Thompson Meets 'Rabble' In Forum at Law School

"All lawyers should be castrated and all law schools burnt to the ground," Hunter S. Thompson told an overflow crowd of more than 800 that jammed the Law School's Ames Courtroom to hear the self-styled "doctor of gonzo journalism" address the Law School Forum last night.

What about woman lawyers? Thompson sputtered into his drink. "They're mutants, clones of some kind," he said.

Smoking a marijuana cigarette and taking periodic sips from a glass of whiskey, Thompson spoke rapidly as he answered questions for an hour and a half in front of what he described as a "seething rabble." Over 200 people were turned away from the door, and the speech was held up for 20 minutes while technicians wired sound for those left outside.

Wearing his characteristic fishing hat and sunglasses, Thompson complained about the glaring lights and fielded a variety of questions from the crowd. The queries ranged from drugs to politics, punctuated by frequent screams of "Adrenochrome," an obscure drug Thompson refers to in his book, "Fear and Loathing in Las Vegas."

Asked if he was happy about his piece in Rolling Stone magazine praising then-candidate Jimmy Carter last year, Thompson replied in the negative, and called the piece "the ugliest thing I've ever put in print."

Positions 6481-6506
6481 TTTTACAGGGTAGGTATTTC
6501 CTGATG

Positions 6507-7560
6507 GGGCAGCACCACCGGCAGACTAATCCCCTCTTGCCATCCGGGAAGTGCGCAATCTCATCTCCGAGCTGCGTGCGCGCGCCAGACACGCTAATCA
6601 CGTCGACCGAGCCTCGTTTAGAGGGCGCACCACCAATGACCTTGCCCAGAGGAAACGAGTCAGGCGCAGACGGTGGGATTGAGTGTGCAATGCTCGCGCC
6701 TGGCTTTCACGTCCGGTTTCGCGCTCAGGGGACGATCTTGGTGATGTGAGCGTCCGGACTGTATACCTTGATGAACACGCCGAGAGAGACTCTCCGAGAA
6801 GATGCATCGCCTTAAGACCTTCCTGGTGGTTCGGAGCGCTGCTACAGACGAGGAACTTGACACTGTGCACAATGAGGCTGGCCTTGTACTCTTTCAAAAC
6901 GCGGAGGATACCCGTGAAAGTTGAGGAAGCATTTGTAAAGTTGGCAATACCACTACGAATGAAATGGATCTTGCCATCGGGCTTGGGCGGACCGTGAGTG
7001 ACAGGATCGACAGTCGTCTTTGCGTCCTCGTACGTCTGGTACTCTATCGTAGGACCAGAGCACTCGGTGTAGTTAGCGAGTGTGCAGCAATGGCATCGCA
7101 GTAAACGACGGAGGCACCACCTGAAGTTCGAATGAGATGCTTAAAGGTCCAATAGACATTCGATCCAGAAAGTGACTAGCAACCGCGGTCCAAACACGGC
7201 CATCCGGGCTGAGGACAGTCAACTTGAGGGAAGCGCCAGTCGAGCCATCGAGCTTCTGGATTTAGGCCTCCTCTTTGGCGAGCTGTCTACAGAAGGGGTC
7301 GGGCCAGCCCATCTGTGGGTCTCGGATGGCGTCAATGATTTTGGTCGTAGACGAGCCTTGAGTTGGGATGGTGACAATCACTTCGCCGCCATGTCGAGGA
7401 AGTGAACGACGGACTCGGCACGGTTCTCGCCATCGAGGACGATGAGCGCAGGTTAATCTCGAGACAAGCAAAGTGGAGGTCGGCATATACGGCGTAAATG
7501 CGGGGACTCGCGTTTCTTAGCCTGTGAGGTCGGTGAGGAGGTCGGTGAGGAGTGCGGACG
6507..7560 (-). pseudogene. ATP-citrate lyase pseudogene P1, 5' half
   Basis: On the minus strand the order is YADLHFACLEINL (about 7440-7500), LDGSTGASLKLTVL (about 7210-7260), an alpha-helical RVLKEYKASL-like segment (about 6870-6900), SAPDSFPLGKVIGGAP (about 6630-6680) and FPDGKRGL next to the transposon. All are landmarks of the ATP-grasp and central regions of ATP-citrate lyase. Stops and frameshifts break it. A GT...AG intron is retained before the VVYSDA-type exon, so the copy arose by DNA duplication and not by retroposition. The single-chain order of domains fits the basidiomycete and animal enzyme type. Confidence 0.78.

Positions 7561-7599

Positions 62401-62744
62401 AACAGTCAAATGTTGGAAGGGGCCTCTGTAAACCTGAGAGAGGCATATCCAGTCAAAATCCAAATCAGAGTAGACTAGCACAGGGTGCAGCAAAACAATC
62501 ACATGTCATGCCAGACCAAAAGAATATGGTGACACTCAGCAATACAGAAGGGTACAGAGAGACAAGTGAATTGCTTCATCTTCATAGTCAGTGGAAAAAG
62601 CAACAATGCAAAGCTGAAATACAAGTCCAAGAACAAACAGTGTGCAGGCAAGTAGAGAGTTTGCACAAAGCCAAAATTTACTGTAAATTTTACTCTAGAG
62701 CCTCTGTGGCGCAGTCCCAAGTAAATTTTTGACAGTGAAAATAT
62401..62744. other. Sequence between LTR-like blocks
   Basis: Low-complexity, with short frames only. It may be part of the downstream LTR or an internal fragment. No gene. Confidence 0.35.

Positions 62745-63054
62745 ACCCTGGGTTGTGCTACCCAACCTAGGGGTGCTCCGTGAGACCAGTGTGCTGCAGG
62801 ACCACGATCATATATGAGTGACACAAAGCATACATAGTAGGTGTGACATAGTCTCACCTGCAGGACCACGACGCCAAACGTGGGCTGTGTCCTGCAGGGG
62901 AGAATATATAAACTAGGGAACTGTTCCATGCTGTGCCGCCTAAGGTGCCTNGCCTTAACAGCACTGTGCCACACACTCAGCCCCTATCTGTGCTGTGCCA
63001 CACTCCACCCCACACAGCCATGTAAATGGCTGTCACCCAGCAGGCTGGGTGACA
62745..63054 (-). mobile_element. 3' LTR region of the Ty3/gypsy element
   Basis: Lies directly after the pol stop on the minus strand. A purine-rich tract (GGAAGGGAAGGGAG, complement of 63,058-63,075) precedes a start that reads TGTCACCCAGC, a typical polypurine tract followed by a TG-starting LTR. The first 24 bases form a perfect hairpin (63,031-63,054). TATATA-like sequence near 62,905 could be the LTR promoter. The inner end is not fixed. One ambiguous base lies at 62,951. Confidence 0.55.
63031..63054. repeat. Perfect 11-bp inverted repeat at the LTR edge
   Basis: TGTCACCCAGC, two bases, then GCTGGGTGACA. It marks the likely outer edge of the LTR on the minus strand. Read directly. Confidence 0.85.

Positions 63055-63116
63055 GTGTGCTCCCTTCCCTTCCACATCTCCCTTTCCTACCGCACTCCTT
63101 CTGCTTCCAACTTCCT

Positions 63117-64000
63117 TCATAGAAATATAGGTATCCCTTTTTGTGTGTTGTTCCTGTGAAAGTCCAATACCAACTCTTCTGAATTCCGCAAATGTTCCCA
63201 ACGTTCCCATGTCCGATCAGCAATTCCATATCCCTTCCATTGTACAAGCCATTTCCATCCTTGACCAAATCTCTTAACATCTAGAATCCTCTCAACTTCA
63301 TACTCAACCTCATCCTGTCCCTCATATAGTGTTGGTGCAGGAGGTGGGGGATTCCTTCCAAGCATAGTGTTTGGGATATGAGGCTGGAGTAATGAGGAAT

Thompson called President Carter "one of the three meanest men I've ever met. The other two were Sonny [a Hell's Angels leader now serving a prison sentence] and Muhammad Ali. That's a trio--I think Carter's capable of doing almost anything."

Thompson detailed his disillusionment with political life, saying he got no "feeling of electricity" from contemporary politics. When asked who really sabotaged the 1972 McGovern campaign, Thompson said "George," but then added that "if Nixon and McGovern were to run again this fall Nixon would probably win again."

Thompson repeatedly argued that all lawyers should be castrated and most journalists locked up. Asked if there were any Washington reporters he read regularly. Thompson named, the Washington Post trio of David S. Broder, Jules Witcover, and Jack Germond, and called the syndicated columnists Rowland Evans and Robert Novak the worst.

"Evans and Novak are completely off the wall. They're hopeless--they're pathological liars," Thompson said.

Thompson characterized the smoke-filled Ames Courtroom as "a horrible combination of early Persian and ... Leif Ericson," but his observations on Harvard in general reflected a more virulent fear-and-loathing.

"This could be Las Vegas," Thompson said. "It's all one big, horrible zoo.